[0024] The following described embodiments relate to a kettle that boils water to enable a user to make a hot beverage, such as tea, coffee or the like. It will be understood that the described components and processes may be implemented in any suitable liquid heating appliance that can be used to make a beverage, such as a coffee maker, a tea maker and the like. It will also be understood that the described components and processes may be implemented to enable liquids other than water to be heated up in the appliance, where the temperatures used to control the processes are adjusted accordingly dependent on the liquid being heated.

[0025] Fig. 1A shows a liquid heating appliance in the form of a kettle 101.

[0026] The kettle 101 has a base 103 through which power is provided by way of a power supply unit (not shown). A handle 105 is provided with a user interface to enable the user to control the kettle. The body 107 of the kettle forms a receptacle for holding the liquid to be heated. A lid 109 is provided to keep the majority of steam of the liquid when it is being heated inside the kettle. A spout 1 1 1 is provided to enable the heated liquid to be poured out of the receptacle.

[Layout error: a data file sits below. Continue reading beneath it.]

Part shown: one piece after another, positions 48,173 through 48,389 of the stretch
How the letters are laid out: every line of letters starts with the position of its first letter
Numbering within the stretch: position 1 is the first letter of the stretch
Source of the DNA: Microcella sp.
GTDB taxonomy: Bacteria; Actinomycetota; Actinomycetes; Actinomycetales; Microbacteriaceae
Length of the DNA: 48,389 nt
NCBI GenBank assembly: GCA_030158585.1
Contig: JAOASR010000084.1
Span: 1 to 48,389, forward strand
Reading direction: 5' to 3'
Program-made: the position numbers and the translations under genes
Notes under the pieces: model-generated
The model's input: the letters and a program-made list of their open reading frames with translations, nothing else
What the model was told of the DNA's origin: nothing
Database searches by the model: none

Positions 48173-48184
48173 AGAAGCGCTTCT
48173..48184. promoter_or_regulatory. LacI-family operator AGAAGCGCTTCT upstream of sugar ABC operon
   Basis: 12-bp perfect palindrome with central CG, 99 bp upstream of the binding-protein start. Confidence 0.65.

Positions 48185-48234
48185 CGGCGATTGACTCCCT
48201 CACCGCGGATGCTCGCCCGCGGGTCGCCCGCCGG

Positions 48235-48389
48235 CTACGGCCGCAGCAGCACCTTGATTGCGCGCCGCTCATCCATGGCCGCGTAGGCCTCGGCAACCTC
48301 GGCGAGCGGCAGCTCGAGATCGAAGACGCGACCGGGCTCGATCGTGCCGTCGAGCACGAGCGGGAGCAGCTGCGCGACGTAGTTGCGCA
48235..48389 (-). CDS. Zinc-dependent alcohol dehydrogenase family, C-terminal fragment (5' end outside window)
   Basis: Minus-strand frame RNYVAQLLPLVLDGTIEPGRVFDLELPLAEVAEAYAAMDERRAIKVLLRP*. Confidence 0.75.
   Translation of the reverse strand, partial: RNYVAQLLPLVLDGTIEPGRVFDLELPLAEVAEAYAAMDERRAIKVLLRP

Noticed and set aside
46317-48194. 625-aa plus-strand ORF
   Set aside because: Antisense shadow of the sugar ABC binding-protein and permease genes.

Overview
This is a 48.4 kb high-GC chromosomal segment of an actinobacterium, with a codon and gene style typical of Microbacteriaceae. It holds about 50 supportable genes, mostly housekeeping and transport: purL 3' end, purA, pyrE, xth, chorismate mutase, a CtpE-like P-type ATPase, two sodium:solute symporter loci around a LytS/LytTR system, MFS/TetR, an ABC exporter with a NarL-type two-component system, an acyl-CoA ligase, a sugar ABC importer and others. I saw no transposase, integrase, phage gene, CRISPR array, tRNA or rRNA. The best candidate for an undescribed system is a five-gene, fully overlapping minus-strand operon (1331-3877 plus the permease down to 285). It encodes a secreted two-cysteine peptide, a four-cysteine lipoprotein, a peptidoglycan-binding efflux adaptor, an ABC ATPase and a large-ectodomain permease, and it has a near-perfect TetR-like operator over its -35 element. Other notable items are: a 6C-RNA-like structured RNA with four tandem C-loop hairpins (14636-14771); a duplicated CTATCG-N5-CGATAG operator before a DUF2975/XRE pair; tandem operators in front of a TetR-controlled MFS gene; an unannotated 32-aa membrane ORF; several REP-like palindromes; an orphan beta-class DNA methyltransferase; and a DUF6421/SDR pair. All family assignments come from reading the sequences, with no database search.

[0027] Fig. 1 B shows a block diagram of a system 151 for controlling the kettle 101 when it is being used to make a beverage.

[0028] The system 151 has an AC mains power input 153 that feeds mains power to a mains power supply 155 that has EMI (Electromagnetic Interference) shielding. A first sensor 157, in the form of a negative temperature coefficient (NTC) sensor, is provided for detecting liquid temperature of the liquid being heated inside the kettle. The first sensor 157 is attached internally to the base of the kettle 101.

[0029] The liquid temperature sensor is arranged to sense a temperature of the liquid being heated by one or more of the heaters of the liquid heating appliance. The controller 165 is arranged to control the amount of power being applied to one or more of the heaters based on the sensed liquid temperature. [0030] According to an optional example, a second sensor 159, also in the form of a negative temperature coefficient (NTC) sensor, is provided for detecting the surface temperature of a heater used to heat the liquid in the kettle 101.